From the moment Leeloo was reprinted in the The Fifth Element, I’ve been fascinated with the idea of 3D Printers. Rebuilding organics from the ground up is mind-bending and still somewhat of a pipe-dream for fans of science fiction. I say somewhat because it’s beginning to become a reality, scientists have begun to combine 3D printing with stem-cells.
I’ve worked with CNC machining which is a subtractive process involving sharp blades spinning at high speeds, messy coolants, metal shards flying in every direction, extremely high noise levels, and the danger of the piece you’re working on slipping out of the vice and punching a hole in something. Manufacturing, for good reason, is moving towards 3D printing, an additive manufacturing process, building parts one paper-thin slice at a time.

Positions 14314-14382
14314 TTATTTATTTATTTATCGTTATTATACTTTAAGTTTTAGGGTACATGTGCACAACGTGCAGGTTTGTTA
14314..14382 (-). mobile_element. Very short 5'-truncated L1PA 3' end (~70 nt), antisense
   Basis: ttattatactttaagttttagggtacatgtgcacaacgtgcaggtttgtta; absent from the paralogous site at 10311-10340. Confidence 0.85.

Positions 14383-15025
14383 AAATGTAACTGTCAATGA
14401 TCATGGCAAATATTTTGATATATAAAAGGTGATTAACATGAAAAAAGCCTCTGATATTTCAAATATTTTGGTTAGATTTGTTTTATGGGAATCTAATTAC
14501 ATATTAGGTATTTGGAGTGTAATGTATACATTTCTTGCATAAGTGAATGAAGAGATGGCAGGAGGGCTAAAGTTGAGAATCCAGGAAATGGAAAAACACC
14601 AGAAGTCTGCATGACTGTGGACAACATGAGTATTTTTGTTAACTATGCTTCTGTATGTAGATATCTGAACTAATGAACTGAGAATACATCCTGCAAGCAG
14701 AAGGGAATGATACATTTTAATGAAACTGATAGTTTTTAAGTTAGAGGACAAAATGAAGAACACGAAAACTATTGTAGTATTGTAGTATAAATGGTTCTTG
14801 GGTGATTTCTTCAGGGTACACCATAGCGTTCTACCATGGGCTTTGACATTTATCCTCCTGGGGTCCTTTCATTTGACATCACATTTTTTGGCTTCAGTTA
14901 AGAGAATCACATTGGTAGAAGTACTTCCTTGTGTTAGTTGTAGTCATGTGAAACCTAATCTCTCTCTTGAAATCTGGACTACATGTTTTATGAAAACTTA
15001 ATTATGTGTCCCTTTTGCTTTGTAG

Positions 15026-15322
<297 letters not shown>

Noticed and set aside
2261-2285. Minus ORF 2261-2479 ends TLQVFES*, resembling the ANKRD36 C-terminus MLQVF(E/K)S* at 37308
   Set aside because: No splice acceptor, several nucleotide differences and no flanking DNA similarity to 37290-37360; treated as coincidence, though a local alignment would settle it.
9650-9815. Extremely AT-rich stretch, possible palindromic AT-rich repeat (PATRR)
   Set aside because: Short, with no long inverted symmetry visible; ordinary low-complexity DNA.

If you don’t want to bother with buying a printer that might take up valuable space or you’d just rather skip straight to the best version of a 3D printout — Shapeways, the Amazon.com of 3D printing, might be your best option.